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The Ancient World: Introduction

Our course divides into three sections, and while there is much overlap between them, each era is quite distinctive. In the ancient world, we are dealing with a variety of civilizations over the course of a few thousand years. I choose not to tell that entire story, though your textbook does.

The general drift of that story is westward. The early civilizations are Near Eastern, centered in the Fertile Crescent and in Egypt.  The focus of a Western Civilization course then moves westward to Greece and then westward again to Rome.

In my own presentation, I acknowledge a certain inheritance from those Near Eastern cultures, but I emphasize the greater influence of Greece and Rome. Whereas we can compile a very long list of the contributions made by the Greeks and the Romans, we can compile only a comparitively short list of contributions made by Babylon or Egypt, and even less from the Hittites or Assyrians. These were all important and extremely interesting cultures, but I skip over them so that I can devote more time to other, later topics. Any proper study of the Ancient world would, however, need to take full account of them.

The Ancient world in the narrower sense I give it was a world centered on the Mediterranean Sea. It was a pagan world, with a great many gods and goddesses, not all of whom were Greek or Roman. Politically it was dominated by city-states and empires rather than by kings or nation-states. Commerce, and especially sea-borne commerce, unified the world economically. Socially it was defined by whether one was a slave or a citizen, and if a citizen, by what family one belonged to. Culturally, it was bounded by language: by Greek first, then by a combined dominance of Latin and Greek.

It was a "civilized" world in the pure sense of the word: the Latin word for city is "civis".  People who lived in cities, or who were citizens even if they lived in the country, were ipso facto civilized.  And anyone who lived outside the range of city-states were by that very fact uncivilized.  This is another reason why I start the story of "Western Civilization" with Greece: because it was the first culture that was "civilized"; it was the first that was dominated by its cities.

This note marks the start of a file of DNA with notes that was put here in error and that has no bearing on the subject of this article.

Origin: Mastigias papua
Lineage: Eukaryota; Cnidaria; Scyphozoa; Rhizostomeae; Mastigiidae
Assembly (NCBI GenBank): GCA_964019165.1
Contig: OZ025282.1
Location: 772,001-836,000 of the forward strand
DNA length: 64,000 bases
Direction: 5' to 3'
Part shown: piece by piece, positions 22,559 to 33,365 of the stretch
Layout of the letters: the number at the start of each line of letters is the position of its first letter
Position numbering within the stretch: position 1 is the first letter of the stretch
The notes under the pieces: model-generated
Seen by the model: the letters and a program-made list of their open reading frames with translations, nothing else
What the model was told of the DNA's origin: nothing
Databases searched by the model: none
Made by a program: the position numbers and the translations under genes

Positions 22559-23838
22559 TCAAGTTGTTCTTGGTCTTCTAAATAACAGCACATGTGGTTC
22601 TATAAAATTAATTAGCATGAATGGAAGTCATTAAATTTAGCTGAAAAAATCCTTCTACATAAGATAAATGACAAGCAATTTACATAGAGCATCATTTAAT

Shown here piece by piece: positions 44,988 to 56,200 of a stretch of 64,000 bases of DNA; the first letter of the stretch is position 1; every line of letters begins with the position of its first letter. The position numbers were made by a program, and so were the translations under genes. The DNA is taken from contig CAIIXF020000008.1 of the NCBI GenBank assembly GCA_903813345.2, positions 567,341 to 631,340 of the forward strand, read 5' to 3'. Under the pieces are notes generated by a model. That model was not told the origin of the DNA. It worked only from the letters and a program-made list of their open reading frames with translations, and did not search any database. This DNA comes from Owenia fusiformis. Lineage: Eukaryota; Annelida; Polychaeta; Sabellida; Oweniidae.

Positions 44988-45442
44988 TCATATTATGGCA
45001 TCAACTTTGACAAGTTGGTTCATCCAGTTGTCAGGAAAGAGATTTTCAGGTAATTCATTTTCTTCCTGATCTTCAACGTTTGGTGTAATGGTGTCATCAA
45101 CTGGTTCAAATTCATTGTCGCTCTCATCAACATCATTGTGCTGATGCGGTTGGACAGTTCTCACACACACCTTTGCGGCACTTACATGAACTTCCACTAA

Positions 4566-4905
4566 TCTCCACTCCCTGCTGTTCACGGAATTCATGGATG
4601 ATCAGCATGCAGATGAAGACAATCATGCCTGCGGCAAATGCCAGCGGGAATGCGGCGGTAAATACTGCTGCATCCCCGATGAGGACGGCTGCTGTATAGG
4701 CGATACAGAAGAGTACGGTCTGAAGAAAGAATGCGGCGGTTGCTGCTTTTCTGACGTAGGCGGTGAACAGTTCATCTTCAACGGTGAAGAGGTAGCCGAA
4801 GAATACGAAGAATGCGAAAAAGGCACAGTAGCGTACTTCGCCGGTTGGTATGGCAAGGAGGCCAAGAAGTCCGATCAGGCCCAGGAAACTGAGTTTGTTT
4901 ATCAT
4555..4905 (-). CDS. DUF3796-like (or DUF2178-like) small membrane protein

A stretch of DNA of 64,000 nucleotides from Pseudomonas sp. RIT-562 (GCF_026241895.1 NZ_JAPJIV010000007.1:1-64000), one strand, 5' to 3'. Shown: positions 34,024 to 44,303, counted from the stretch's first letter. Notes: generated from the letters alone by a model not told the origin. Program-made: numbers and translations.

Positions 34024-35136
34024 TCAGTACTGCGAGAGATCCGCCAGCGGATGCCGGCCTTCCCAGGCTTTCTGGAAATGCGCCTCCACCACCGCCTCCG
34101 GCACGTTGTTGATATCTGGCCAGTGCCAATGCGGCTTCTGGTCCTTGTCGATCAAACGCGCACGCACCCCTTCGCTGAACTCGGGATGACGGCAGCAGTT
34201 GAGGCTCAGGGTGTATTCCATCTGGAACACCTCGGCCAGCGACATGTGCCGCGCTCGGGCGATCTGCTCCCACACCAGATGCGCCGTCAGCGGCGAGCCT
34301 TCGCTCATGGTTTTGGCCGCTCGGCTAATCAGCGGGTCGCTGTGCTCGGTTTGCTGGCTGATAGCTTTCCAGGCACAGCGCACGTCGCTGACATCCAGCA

At some point, these characteristics changed fundamentally.  The pagan religions gave way to Christianity. People began to speak of "Christendom" rather than "Hellas" or the imperium, and "Rome" meant a city rather than a world.  While commerce continued to focus on the Mediterranean, it was no longer a unified sea but was deeply divided between Christian lands and Islamic lands. While Latin was a common language, it was used only by a handful, and "barbaric" tongues predominated as the focus of the culture shifted away from the Mediterranean. Kings and counts and dukes came to supplant consuls and imperators.

All this happened very gradually. We will have occasion to talk about this transition in class, but few historians would place the end of the Ancient world earlier than about 400 C.E., and many would place it much later. 

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Copyright 1999, Ellis L. Knox. This file may be copied on the condition that the entire contents, including the header and this copyright notice, remain intact.The contents of ORB are copyright 1995-1999 Laura V. Blanchard and Carolyn Schriber except as otherwise indicated herein.